- Josh Moyer, ESPN Staff Writer
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There’s no denying a gap exists between the Big Ten’s East Division and the West, and it doesn’t seem likely to change anytime soon.
Compare the recruiting territories, the money or the tradition and it comes up the B1G East every time. Those things aren’t exactly cyclical. Sure, Michigan State’s Connor Cook, along with several of the East's top QBs, won’t play beyond 2015. And part of the beauty of college football is how the rosters change every year.
But those three characteristics are a lot harder to alter than the depth chart. Poorer athletic departments don’t become rich overnight. The state of Iowa, which has produced three ESPN 300 recruits in five years, isn’t going to produce Texas-sized numbers anytime soon. And the likes of Illinois and Northwestern, which haven’t experienced simultaneous winning B1G records since 1971, aren’t going to experience the sustained success of most of the East … well, maybe ever.
Any way you look at it, the West is trailing by a significant margin. And it won't be easy to catch up. Here’s why:
The disparity between the divisions could arguably start and end right here.
Since 2010, teams currently in the East have found themselves ranked within ESPN’s top-25 recruiting classes a total of 19 times. Five different East teams have made the cut at one time or another. Over in the West? Only Nebraska has earned a spot in the top 25 – and that was for three seasons (2011, 2013, 2016).
That’s not to say teams such as Wisconsin and Minnesota can’t recruit well, or that ESPN's recruiting rankings are the be-all, end-all of future projections. But there's an obvious correlation between top classes and winning.
The teams that boasted ESPN's top 10 recruiting classes in 2011 were all ranked at some point in 2014, when those recruits were redshirt juniors or seniors. All but Texas at least received votes in the final Associated Press' Top 25 poll.
That means the West is at an inherent disadvantage in this department -- and that's likely because its teams are in much less fertile recruiting territory than the East. Compare the East states to the West, and that becomes clear. (And let's forget about the state of Indiana since both divisions are represented there in the Purdue Boilermakers and Indiana Hoosiers.)
In the remaining East states, there are at least eight ESPN 300 prospects in each state – Maryland (nine), Michigan (eight), New Jersey (eight), Ohio (10), Pennsylvania (eight). Over in the West? The five remaining states combine for just five such recruits.
Like it or not, there’s clearly a link between money and winning.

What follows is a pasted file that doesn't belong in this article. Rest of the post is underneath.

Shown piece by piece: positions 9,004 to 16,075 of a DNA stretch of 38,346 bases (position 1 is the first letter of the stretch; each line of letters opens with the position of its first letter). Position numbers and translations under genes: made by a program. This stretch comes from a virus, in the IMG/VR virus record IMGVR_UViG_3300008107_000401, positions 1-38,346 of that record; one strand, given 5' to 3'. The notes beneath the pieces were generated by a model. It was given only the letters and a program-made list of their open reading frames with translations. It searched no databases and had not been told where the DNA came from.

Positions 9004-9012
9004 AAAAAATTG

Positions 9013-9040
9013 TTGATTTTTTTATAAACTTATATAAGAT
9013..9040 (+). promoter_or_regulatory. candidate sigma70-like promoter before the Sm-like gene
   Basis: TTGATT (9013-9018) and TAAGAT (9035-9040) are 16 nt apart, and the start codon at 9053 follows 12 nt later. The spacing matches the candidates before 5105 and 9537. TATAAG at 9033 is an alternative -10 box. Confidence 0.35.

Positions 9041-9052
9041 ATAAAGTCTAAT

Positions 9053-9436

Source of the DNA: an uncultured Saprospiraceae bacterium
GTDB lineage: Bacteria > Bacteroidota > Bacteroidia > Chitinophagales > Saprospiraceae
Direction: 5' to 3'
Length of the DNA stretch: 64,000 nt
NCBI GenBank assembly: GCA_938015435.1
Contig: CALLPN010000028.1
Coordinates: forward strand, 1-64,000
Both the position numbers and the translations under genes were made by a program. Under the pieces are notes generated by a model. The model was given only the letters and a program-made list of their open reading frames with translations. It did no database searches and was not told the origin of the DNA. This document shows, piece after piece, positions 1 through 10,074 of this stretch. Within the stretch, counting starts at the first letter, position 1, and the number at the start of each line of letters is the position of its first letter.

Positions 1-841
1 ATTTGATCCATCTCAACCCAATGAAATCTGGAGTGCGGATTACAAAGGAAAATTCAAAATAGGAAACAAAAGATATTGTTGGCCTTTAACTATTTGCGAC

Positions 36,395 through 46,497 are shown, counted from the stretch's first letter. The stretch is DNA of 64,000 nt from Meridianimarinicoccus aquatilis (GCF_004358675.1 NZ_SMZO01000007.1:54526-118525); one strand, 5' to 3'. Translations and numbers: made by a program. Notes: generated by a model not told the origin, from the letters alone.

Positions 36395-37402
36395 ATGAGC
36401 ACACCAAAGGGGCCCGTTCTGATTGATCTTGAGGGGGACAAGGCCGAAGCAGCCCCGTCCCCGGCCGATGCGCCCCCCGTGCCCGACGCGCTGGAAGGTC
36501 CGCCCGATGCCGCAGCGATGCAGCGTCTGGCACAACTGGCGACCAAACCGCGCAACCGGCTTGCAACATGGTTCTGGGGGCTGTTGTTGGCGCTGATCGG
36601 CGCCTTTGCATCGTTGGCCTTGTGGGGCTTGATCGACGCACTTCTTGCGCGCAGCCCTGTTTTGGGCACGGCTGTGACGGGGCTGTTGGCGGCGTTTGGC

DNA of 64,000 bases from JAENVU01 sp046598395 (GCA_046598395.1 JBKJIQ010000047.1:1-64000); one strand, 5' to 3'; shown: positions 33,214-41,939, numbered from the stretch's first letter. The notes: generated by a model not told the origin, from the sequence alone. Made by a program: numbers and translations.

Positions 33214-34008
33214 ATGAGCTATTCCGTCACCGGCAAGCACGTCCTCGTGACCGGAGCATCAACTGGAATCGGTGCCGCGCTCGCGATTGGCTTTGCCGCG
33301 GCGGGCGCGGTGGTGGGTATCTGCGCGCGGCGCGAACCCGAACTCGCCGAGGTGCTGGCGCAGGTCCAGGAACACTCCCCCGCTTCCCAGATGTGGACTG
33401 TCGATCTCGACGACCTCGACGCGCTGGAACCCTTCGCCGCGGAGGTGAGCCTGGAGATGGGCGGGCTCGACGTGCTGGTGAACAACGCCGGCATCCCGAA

In 2013, the last year ESPN has financial data available, it was no coincidence that 10 of the nation’s 11 highest-earning athletic departments found their football teams ranked at some point in the 2013 season. (Tennessee was the lone exception.)
The problem with the East-West is that there is also quite a difference in money-earning power. On average, in 2013, an East athletic program made about 6.7 percent more than a West program. Maybe that doesn’t seem like a lot on the surface, but that’s likely a conservative difference – considering Wisconsin’s income spiked about $46 million that year, thanks to roughly a $40M increase in fundraising, while Maryland and Rutgers were still on the outside looking in at the B1G.
Even if we look at the most profitable B1G programs from 2008-2013, four out of five are from the East. Nearly the same holds true if we look just at what the athletic programs spent, from 2008-2013, as four of the top six teams came from the East.
When all else fails, just take a look at the historical precedent set by the East teams.
Over the last 25 years, only one team from the West – Nebraska – is among the B1G’s four winningest programs. If you just look at the B1G’s five all-time winningest programs, the number grows to four coming from the East. The West just doesn’t seem to have an advantage anywhere in this department.
Even what’s perceived as the East’s bottom three teams (Indiana, Rutgers, Maryland) has been in just as many bowls since 2011 as the West’s bottom three (Illinois, Northwestern, Purdue). And, sure, Maryland and Rutgers might have had an easier path when they were in another conference – but they both at least landed in bowls last season and, with facility improvements on the horizon, are on the rise.
So any way you look at it here – recruiting, money, tradition – the East has the advantage. Now, that doesn’t mean Wisconsin and Nebraska are doomed and the East is going to triumph every year. The Badgers and Huskers both have a lot going for them. But they’re forced to overcome some obstacles – such as recruiting – that the East just doesn’t have to deal with.
As a whole, the East is the stronger division. And thanks to variables that the West can’t control, it sure looks to be that way more often than not.